Uranium Puts Jobs Against Tribal Culture In New Mexico

Mount Taylor, New Mexico

Thousands of feet under the sands of New Mexico lies a deposit of uranium that could revive a struggling local economy. The mining industry and residents eager for jobs see the plateau around Mount Taylor as a powerful economic opportunity. Yet for local Native Americans whose ancestors lived in the area centuries before European settlement, Mount Taylor is a central part of their culture and religion. They are fighting to ensure that archaeological sites, their cultural heritage, and water supply are protected.

Members of local Tribes stress Mount Taylor's importance to their cultural heritage, and many say mining threatens the mountain and its environs, despite industry assurances to the contrary. While state and federal agencies recognise their cultural claim to the land, the law gives them virtually no power to halt mining. "As an Indian nation, we're taught to respect mother earth, and [when] you see somebody doing that, it's like somebody putting a knife in you," said Albert Riley, a Laguna Pueblo tribal official and religious leader.

Mount Taylor - known as "Tsibina" to the Laguna and "Tsoodzil" to the Navajo - lies in the heart of the Grants mineral belt, the site of one of the richest hauls of uranium of the cold war era. For decades, Native Americans enjoyed steady work in uranium mining jobs, and the local economy was fuelled by mine workers who were well compensated for their dangerous occupation.
Beginning in the 1980s, a decades-long depression in uranium prices, provoked in part by concerns over the safety of nuclear power, closed the mines and left the area in an economic slump. However, as China and India are ramping up nuclear power programmes - and the US considers building new nuclear power plants - uranium companies hope to restart mining here. "The world is going nuclear whether the US wants to or not," says David Miller, chief executive of Strathmore Minerals, a Canadian firm seeking to mine in New Mexico. He says that if regulators hinder uranium exploration, "we won't have the high paying jobs supporting a higher quality of life for all the local people".

The area contains an estimated 341 million pounds of uranium reserves, valued at over $3.1billion. Uranium companies say mining and processing will create more than 8,000 jobs. But the promise of new jobs is not enough for members of the Acoma, Hopi, Laguna, Navajo and Zuni Nations who are wary of the effect new mining will have on the environment. The Navajo Nation banned uranium mining from land under its control, only to see a court rule last month that uranium extraction could resume on disputed territory near Church Rock, New Mexico. Industry officials say advances in mining technology and practices would preclude the ill environmental and health affects of the cold war era.

One of the principle proposed mining projects in the area would threaten ancient archaeological sites and would drill thousands of feet into land that the state of New Mexico has recognised as the Tribes' traditional cultural property. Last year, the US national trust for historic preservation listed Mount Taylor as one of the 11 most endangered historic sites in the country. Meanwhile, New Mexico has designated the mountain and its surroundings as a "traditional cultural property" and added it to a register of historic cultural lands. A coalition of mining companies and landowners are challenging that designation in court.

Still, questions about the safety and preservation efforts of the proposed mining persist. "Even if the archaeological sites are avoided by direct impacts from construction, they could be adversely affected by indirect impacts from erosion, drainage, water run-off, etc," says Michelle Ensey, a state archaeologist. "I am not convinced that the industry has put the time and research and money into mining in ways that don't impact the environment," said June Lorenzo, a Laguna lawyer. "It's irresponsible to dive in, just looking with dollar signs in our eyes, and say it'll bring employment."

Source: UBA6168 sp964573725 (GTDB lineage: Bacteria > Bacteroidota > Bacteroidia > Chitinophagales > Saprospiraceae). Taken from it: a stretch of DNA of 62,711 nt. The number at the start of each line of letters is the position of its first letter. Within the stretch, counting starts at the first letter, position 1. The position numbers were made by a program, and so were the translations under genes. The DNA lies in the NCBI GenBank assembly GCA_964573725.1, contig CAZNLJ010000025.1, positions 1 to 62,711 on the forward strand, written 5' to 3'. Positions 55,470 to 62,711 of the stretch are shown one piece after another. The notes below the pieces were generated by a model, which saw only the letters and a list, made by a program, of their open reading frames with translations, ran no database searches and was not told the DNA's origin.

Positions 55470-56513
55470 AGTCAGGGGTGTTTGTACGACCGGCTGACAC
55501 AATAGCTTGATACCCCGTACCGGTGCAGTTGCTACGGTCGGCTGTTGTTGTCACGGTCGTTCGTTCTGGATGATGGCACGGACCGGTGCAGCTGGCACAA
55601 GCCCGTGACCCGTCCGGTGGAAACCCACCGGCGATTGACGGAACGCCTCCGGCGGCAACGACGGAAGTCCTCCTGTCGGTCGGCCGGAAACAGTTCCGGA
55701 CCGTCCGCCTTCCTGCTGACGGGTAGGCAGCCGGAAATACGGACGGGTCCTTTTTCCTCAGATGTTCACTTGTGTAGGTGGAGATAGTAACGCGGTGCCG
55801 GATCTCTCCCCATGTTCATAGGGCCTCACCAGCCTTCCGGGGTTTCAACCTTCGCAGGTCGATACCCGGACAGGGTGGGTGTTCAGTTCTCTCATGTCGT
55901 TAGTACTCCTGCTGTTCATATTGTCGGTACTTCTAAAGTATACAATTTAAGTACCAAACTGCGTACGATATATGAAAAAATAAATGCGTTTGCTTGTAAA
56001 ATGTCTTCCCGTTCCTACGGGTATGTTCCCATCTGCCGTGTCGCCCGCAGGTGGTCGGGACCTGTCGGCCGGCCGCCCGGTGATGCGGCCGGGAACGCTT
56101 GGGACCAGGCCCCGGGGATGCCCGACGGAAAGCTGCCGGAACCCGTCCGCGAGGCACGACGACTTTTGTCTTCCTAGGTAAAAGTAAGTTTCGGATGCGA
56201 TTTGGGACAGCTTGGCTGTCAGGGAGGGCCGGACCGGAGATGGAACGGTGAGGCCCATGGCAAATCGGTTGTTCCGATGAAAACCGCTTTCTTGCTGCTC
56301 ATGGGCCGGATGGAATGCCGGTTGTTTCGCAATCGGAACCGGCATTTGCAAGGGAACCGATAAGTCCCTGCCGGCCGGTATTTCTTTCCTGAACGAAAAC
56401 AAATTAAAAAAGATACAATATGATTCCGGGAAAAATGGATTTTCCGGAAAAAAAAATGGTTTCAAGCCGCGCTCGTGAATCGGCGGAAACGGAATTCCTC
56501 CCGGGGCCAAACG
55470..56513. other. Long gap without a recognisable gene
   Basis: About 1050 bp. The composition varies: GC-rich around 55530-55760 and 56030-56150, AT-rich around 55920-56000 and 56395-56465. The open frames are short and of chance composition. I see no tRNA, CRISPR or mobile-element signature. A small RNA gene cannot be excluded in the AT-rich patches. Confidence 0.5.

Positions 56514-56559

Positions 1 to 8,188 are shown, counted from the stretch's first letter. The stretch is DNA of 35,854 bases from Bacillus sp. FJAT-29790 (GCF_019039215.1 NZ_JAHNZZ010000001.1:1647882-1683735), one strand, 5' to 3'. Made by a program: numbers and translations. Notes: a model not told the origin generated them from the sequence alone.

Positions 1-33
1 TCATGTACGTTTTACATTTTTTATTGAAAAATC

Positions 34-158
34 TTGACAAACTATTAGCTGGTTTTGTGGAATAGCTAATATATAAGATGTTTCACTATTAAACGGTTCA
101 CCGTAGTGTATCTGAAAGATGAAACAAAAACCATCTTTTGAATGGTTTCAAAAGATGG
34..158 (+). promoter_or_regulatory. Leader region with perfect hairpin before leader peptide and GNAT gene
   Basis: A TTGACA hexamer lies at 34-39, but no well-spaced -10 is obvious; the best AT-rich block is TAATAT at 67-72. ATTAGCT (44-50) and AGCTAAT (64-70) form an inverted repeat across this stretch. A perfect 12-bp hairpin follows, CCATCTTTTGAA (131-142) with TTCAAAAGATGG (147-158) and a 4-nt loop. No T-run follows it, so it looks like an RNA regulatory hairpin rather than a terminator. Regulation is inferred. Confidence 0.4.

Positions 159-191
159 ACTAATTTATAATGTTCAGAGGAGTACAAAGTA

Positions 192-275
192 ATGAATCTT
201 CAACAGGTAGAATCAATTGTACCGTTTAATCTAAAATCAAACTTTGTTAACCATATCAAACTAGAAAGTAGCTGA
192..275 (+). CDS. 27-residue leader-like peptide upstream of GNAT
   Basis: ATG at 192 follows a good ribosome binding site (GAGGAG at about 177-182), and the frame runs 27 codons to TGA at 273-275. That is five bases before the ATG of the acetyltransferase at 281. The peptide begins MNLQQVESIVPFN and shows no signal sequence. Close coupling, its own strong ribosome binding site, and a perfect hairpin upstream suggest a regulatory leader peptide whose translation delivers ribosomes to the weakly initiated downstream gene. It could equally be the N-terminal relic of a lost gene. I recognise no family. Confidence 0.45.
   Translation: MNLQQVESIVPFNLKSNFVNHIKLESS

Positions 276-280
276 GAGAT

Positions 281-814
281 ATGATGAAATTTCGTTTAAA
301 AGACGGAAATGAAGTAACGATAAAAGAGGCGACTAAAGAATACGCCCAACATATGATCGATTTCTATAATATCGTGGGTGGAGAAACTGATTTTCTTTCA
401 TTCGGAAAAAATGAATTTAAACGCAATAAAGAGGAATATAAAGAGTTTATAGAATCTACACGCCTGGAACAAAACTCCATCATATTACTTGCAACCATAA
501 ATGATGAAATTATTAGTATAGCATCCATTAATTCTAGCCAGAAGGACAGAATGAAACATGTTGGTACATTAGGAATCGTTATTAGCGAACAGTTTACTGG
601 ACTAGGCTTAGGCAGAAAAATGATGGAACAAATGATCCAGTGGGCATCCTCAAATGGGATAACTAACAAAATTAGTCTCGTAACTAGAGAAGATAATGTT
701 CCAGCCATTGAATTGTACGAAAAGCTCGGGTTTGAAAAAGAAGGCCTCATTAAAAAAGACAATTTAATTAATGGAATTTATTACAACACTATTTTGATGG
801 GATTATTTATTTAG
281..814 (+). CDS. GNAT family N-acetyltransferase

EPA Loses Bid To Regulate Uranium Mining Near Tribal Lands

Open Pit Uranium Mine, Wyoming

The U.S. Court of Appeals for the 10th Circuit has rejected the EPA’s claim that it has primary permitting authority over uranium mining on property near Tribal lands, limiting the federal government’s reach over this controversial mining in major uranium producing states – many of which are also home to Tribal communities.

The Court’s June 16, 2010 ruling in Hydro Resources, Inc. (HRI) v. EPA, et al., sides with industry arguments that the site of a particular uranium mine in New Mexico is not located on Tribal land because it falls outside the Navajo Nation’s boundaries. The EPA had argued for a broader standard which would allow it to regulate uranium mining anywhere that is considered “Indian Country” under federal law, even if the property was outside the defined boundaries of a Reservation. A result of the Court’s decision is that regulation of such mines will be left to state law, which is not consistent from state to state.

In its published opinion, the Court noted: “EPA argued . . . that we should cast our gaze beyond the particular land in question. In the Agency’s view, because some sufficiently significant (though unspecified) percentage of neighboring lands -- what EPA calls ‘the community of reference’ -- is Indian country, HRI’s land must be considered Indian country, too.” The Court stated that the EPA’s analysis presupposes “that every piece of land is part of some community of reference,” but the Court rejected that argument.

The ruling is particularly significant because it was issued by the court which oversees Oklahoma, Wyoming, Kansas, Colorado, Utah and New Mexico, all of which are important energy and mineral-producing states and which also have large regions of Tribal lands.